No chance: BDS likes to present itself as a moral stick swatting away at businesses and people who should know better than to be collaborating with an oppressive Israeli regime. But businesses know perfectly well what they would be risking by acceding to the movement’s demands. The world is full of bad behavior, of which Israel is by no means the only or worst offender. If they concede on Israel where will that leave them vis a vis China, Russia and India, which all control disputed areas, or for that matter the U.S. government?
    The Presbyterian Church is being asked to boycott HP, among other targets, because it sells hardware to the Israeli Navy and for use at West Bank checkpoints, and has done some business with Israeli settlements, all of which counts as complicity with the occupation.

    But by that standard HP is complicit all over the world in human rights offenses. The company has billions of dollars in contracts with the U.S. armed forces, which have committed atrocities in Iraq and Afghanistan and has a poor record in dealing with sexual harassment in its ranks. For years, HP’s Chinese suppliers were apparently using forced student labor. In Russia, it is associated with a country that has invaded two neighbors, routinely violates human rights and enforces anti-gay legislation.

    To say that of all the business HP does around the world, its dealings with Israel are those ones that deserve special condemnation. As the United Nations translator remarked last November after the General Assembly adopted nine resolutions against Israel, “There’s other really bad shit happening [around the world], but no one says anything, about the other stuff.”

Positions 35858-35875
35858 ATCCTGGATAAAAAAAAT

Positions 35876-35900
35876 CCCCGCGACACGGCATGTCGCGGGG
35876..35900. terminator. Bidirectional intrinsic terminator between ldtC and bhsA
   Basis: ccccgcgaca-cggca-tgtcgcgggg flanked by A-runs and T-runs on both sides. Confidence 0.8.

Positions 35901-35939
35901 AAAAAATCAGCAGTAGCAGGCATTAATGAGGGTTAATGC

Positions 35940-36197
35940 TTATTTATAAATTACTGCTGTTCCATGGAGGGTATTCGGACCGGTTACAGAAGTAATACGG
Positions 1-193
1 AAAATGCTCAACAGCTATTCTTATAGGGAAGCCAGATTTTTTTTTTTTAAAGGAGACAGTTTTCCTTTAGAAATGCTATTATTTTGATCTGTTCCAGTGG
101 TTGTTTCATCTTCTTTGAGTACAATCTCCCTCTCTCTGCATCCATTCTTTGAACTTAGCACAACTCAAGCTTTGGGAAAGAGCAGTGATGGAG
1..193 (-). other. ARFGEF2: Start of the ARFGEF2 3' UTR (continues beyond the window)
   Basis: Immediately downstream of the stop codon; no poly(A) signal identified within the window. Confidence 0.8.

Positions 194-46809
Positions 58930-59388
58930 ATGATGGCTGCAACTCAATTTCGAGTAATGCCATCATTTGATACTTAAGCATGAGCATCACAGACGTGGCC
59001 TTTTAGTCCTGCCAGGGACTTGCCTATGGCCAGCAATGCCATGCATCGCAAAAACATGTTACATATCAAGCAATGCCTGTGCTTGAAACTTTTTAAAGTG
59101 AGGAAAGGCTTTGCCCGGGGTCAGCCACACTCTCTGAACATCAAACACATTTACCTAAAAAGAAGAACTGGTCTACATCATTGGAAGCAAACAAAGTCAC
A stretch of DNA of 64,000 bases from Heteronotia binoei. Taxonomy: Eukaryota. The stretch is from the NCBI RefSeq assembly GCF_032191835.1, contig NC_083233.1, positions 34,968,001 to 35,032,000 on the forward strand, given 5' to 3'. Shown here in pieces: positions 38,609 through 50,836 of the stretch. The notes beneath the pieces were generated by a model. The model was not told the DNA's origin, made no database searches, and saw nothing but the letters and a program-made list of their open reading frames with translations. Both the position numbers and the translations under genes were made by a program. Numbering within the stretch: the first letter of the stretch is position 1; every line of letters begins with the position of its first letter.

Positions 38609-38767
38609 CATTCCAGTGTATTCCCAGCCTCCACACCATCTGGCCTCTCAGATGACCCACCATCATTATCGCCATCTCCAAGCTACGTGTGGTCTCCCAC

3. Gene Schulman June 21, 2014 at 1:23 am #

    Richard, thanks for your continued support of Palestine and keeping us informed with such articles like this. I morally add my own endorsement to this letter alongside yours, Dugard, et al.

    I put zero credibility in the above NYTimes article cited by Youdovan minimizing the importance of all those divestment actions cited. (We all know that this newspaper is an organ of the Lobby.) They ARE important.

  4. wingsprd June 21, 2014 at 2:20 am #

    The long, convoluted article by rabbi youdovin, and the callous comment by michael, above, only show that supporters of Israel and its murderous tactics are afraid and unwilling to see the truth or to acknowledge the human rights of others. Keep informing us Richard, always honourable.

  5. Oldguyincolorado June 28, 2014 at 12:32 pm #

    Do we all forget that in recent polls the vast majority of Palestinians endorse a program which totally opposes a two state solution? They seek to destroy Israel on religious grounds. So how is Israel supposed to deal with that? The Arab does not want two states, just one. Theirs. Once you understand that, all of the rest should become clear to you.